Some rather ephemeral rulers may have reigned after Nynetjer died. The royal names of Weneg and Nubnefer were found incised on stone vessels found in galleries beneath the Step Pyramid of Djoser at Saqqara. Weneg, if he existed at all, may have ruled only in the north, as he is unattested outside of Saqqara. Since Unas leveled a good portion of Saqqara for his pyramid and causeway, Wenegs tomb and tombs of others may lie beneath that pyramid.

Another ephemeral successor to Nynetjer was Sened. A block inscribed with the words nswt-bity Snd was found reused in the funerary temple of King Khafre at Giza, though it may be more correctly dated later than the 2nd Dynsty. But an inscription dated to the 4th Dynasty from the tomb of a man named Shery, who may served in the royal mortuary cults, mentions King Sened, and indicates that his mortuary cult was celebrated at Saqqara and still current more than 100 years after his death. Sherys titles suggest a connection between the cults of Sened and Peribsen. If this is true, perhaps Sened ruled in the north and Peribsen in the south, an initially amicable division. One last piece of evidence for the existence of Sened was the appearance of his name on the belt of a ate Period bronze statuette of a king.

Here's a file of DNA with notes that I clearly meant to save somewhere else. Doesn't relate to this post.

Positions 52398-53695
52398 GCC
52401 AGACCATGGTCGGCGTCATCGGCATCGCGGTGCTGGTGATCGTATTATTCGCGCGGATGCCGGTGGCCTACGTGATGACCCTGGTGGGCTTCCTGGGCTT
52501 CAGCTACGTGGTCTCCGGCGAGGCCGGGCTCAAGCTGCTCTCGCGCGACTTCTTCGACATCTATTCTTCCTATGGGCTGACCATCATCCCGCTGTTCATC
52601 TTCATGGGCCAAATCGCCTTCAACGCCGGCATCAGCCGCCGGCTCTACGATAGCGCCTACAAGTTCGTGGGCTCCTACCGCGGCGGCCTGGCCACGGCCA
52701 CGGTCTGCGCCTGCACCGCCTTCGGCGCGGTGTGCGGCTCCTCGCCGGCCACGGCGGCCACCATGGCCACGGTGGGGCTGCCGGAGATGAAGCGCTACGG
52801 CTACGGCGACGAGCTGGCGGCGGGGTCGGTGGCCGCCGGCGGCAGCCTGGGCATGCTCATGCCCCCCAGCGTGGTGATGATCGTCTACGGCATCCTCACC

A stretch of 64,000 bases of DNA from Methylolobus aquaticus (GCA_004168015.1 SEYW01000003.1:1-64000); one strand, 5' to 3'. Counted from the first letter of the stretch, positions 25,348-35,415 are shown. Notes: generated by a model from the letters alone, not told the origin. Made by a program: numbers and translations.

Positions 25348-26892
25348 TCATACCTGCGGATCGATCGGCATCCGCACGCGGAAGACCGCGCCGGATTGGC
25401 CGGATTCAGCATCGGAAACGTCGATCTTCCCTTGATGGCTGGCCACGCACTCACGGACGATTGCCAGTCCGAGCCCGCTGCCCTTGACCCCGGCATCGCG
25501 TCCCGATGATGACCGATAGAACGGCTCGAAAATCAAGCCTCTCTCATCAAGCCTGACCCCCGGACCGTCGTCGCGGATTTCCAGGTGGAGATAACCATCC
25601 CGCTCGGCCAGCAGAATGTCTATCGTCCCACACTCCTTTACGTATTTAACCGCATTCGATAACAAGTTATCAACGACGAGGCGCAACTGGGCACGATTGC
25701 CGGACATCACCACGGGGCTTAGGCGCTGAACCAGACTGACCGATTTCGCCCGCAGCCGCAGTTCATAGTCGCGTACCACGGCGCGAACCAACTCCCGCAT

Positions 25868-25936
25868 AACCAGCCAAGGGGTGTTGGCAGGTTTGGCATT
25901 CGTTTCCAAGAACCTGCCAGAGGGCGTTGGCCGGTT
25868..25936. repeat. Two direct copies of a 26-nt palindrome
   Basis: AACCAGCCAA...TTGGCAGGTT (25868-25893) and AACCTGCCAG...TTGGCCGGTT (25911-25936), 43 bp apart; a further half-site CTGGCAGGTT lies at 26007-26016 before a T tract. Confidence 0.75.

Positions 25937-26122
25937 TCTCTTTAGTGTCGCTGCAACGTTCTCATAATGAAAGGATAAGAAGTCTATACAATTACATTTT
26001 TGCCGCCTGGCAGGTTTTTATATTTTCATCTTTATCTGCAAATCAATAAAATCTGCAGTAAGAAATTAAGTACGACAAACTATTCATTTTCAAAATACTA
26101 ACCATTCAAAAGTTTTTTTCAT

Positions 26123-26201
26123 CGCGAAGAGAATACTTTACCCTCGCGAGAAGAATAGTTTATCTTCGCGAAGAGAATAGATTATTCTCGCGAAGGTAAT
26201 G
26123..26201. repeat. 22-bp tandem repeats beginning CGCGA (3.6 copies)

Early Dynastic Kings, Part II

Horus Sekhemib/Set Peribsen

The fourth king of the 2nd Dynasty came to the throne under the name of Sekhemib, and reigned for 17 years. During his reign the rivalry that seemed to be left merely simmering between north or Lower Egypt and the Delta, and south or Upper Egypt, reached the boiling point once again and a period of internal unrest began. It is thought possible that the basis for the story of the Contendings between Horus and Set is dated to this time, as the followers of each deity fought for control of the throne of unified Egypt.